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Comic Books, Film
As Brigid reported earlier this month, Mark Siegel is on tour promoting his new graphic novel Sailor Twain (which I reviewed here on Robot 6). First Second has photos from one of those events, the book’s launch party on board an actual boat that sails on the Hudson River, the Clearwater. Most of Sailor Twain takes place aboard a Hudson River steamboat, so the Clearwater was an especially appropriate venue even though it’s a sailboat and doesn’t run on coal. First Second marketing director Gina Gagliano speculates that “maybe they are all gone because it is not the eighteen hundreds anymore?”
Hit the jump to see the Hudson from the sloop’s bow as well as pictures of honest-to-Neptune Sailor Twain wine. And if that’s not enough for you, heed the siren call of the First Second blog for even more.
Mark Siegel is going to be hard to avoid over the next few weeks, as he takes to the road and the Internet to promote his graphic novel Sailor Twain, a beautiful, moody story about the captain of a steamship on the Hudson River in the 1880s who has a close encounter with a mermaid. Siegel first published the book online, with the print edition set for release this week.
Siegel, the founder and editorial director of the much-acclaimed First Second Books, knows how to promote a book: He has set up a book tour that includes an actual sail on the Hudson (no word if there will be mermaids), an appearance at the Mark Twain House (no relation to his main character), and a talk at the Center for Cartoon Studies; he will also be at New York Comic Con, of course.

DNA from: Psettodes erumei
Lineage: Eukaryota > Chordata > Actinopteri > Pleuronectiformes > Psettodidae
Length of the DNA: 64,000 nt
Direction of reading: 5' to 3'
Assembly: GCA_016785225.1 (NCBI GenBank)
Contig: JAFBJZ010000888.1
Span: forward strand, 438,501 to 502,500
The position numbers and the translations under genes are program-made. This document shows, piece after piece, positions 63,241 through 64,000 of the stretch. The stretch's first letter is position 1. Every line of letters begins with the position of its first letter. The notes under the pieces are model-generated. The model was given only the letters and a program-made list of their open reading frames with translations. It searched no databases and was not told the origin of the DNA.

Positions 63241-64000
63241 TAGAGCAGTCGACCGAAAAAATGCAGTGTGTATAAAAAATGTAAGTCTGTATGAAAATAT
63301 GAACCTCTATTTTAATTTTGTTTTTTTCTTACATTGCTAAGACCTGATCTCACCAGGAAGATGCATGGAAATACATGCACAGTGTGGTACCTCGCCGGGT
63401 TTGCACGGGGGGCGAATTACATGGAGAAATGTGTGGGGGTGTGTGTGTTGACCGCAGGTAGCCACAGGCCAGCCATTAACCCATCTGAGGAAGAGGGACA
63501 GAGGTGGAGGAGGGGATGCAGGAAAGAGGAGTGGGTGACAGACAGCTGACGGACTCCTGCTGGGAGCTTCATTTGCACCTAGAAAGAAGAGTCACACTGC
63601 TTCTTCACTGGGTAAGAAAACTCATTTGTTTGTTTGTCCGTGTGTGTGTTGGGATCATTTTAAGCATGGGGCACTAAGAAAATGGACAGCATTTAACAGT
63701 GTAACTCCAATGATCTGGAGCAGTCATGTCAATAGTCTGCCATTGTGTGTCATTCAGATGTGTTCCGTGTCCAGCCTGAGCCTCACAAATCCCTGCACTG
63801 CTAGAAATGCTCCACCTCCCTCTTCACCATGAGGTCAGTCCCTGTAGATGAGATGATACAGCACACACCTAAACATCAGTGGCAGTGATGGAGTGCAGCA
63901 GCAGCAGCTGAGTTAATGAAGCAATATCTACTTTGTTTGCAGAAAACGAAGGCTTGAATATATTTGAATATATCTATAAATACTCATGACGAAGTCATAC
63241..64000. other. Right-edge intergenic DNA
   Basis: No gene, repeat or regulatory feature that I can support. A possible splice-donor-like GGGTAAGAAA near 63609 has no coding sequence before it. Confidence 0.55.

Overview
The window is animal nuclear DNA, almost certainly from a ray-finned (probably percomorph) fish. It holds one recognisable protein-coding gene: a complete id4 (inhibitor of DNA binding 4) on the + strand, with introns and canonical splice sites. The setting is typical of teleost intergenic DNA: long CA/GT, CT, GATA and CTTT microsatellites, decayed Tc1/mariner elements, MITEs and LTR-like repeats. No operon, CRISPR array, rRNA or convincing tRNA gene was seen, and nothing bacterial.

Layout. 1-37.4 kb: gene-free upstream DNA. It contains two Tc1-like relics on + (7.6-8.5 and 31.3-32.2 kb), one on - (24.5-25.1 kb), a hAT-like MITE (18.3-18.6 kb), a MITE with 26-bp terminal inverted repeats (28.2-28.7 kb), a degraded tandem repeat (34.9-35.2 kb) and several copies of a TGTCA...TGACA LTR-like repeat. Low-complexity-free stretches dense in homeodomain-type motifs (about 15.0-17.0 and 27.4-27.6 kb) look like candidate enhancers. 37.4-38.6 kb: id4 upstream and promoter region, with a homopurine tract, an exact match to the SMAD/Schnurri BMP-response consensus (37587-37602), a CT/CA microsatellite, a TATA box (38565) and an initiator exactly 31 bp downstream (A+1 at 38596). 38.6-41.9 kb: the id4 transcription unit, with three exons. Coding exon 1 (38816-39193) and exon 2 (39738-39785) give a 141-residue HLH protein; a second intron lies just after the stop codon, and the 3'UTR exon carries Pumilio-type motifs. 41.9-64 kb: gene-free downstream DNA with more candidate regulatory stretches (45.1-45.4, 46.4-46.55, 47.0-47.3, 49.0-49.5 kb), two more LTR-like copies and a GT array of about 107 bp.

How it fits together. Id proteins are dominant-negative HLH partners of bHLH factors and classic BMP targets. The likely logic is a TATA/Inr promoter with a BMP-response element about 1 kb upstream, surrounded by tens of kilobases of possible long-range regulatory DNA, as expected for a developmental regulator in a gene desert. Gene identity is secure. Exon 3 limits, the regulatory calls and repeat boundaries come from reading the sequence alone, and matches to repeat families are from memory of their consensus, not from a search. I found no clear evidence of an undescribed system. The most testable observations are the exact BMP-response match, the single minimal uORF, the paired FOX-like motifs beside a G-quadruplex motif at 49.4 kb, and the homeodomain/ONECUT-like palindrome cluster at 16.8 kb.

Although I sometimes revisit old favorites of mine, I never re-read a book as soon as I’m done with it. Ever. Life’s too short, and I have too much on my reading pile, so it just isn’t done. It is a Rule. But it’s a rule I broke with Sailor Twain.
When I finished it the first time, I had a feeling similar to the one I had after seeing The Sixth Sense. Sailor Twain doesn’t rely on a big reveal at the end the way that movie does – Mark Siegel unpacks the mysteries of his story slowly and all along its course – but at the end I still wanted to go back and re-read earlier chapters knowing what I’d learned in later ones. And the experience of the book was so enchanting the first time that I wouldn’t mind reliving that again as well.
Sailor Twain begins at the end with the title character Captain Elijah Twain sitting with a beautiful woman in a rough-looking pub near the Hudson River. They’re impatient with each other. She’s eager to learn what he knows about the death of someone they were both close to; he’s eager not to tell her. But she presents a curious stone on a necklace, and that’s enough to make him tell the tale.